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  13. Gorgeous! Thank you for sharing! I love to get lost in all the beautiful journals at Barnes & Noble. I just wish I had more dedication to writing in them!Lezlie

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  14. ahhh sweet Bellezza,the books i made had more 'beauty' in their sentiment and love …..which is probably the best reason I had to make them ….think: a hundred years down the road, someone will pick up your first journal and be captivated …. and read and read until the very end …. which truly is just a new beginning…fondly,lady blueps. i love the gridded moleskins … don't ask me why … an oddity.

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  15. Anonymous, did you know that they also come in ballpoint? For those who don't like liquid fountain pen ink which is tricky to dry before one turns the page. I want to write a post soon on writing instruments, because they're as important as the journal itself to me.Lady Blue, your comment reminds me of Interlochen National Music Camp where the season ended with Liszt's "Les Preludes." I always asked myself, "How can a song called "The Beginning" be played at the end? But, of course, as we know, the ending of one thing is the beginning of something else.Yeah, I love the grid pages, too.

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  16. I've always journalled, too, but not as consistently as it looks like you have. I have just written about what to do w/ my mother's journals. I'd love your feedback on what to do someday… especially since you journal as regularly as she does.

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  17. What a wonderful gift you have given yourself in these journals. I have not been so diligent, but I do know that feeling of reading an entry and being vividly transported in time to that moment. I love to buy journals, but am slow to write in them, usually writing a few pages at the front only.

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  18. Booklogged, it's amazing how most comments seem to reflect a similar point of view: I like journals, they seem a worthy endeavor, but I don't continue to write in it to completion. I wonder why…is it too tedious? Time consuming? Interesting…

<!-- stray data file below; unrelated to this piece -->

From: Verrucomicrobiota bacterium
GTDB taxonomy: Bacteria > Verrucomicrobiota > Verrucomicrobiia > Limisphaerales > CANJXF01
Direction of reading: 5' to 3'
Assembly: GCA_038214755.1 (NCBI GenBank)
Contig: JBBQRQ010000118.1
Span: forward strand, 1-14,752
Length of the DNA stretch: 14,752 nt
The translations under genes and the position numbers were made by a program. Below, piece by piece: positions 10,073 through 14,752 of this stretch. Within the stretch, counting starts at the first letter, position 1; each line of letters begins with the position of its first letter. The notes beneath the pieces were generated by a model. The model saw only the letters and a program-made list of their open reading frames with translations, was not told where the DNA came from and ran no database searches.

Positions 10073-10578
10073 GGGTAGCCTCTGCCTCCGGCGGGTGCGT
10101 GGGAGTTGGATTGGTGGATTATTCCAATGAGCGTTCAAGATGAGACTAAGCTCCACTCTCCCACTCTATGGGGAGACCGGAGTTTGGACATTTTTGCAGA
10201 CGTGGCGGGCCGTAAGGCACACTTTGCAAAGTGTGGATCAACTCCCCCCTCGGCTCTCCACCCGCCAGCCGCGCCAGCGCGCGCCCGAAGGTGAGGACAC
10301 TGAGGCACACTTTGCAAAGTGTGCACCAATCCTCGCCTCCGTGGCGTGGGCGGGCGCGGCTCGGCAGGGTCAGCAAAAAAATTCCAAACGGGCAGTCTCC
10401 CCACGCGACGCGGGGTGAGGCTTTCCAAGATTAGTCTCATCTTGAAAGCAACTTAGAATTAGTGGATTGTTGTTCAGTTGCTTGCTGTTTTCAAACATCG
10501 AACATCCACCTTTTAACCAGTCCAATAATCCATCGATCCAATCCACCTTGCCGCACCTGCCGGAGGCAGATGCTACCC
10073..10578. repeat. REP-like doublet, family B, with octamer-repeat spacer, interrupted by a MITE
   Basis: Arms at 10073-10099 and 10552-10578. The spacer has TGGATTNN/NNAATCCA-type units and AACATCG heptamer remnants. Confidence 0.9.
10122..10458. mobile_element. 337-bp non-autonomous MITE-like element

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  19. the seeds of its ending always lie in its beginningi don't know where this came from other than my head or more likely my heart. i found it to be true, though.but yes, the life cycle shows us that new beginnings happen so often around us – we rarely see the miracle of them anymore!xxlady blue

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  20. Lady Blue, sometimes it's harder than others to keep one's hope that a new beginning is just around the corner. I like the first line in your comment very much.Mar, living in Germany was a great impetus to my first Mont Blonc purchases! I had a very thick nibbed fountains pen which is lost somewhere; I hope someone's enjoying it as much as I did. Thus the reason I don't take the one pictured in this post out of the house anymore. Did you buy one when you lived there?

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  21. Although journaling should probably be an activity one does with the sole purpose of pleasing oneself, I would argue that you are not correct when you say that they only matter to you. I can only imagine what your son or your son's future kids and grandkids might think years later when they discover your journals. I've read so many posts about people doing just that and what a wonderful experience it was. I'm glad you posted this, it was such a great post to read. I want to get myself a nice fountain pen but know so little about them and don't want to spend a fortune and/or have difficulty obtaining ink refills.I'll be checking out those journals you recommend.By the way, did you see Stormfilled's response on my post to the 'journal to beautiful to ruin' idea?

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  22. Carl, I went back to look up specifically what Stormfilled said, and it was so wonderful I added it to the bottom of the post. A great sigh of relief was heard by all after reading that comment!

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  23. I'm glad to hear that because I came back here, saw that quote and thought, 'boy do I feel stupid telling her to go read that quote when she actually posted it right here'. 🙂

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  24. My dear friend:Will I be "outing" you, if I say here how I have always treasured that you let me read your journals all those years ago… While Kelly was gone for the Summer a few years ago, I photographed all of the pages of hers, and put them in a private place she could share with her childhood friends (if she wished, or, not), and on a hard drive in a fireproof safe, so that should the house ever burn (or, flood, as it did just last year, but after we no longer lived there!), she wouldn't lose those years of memories and reminders.Thank you for your friendship, and your trust, and for being there.Kevin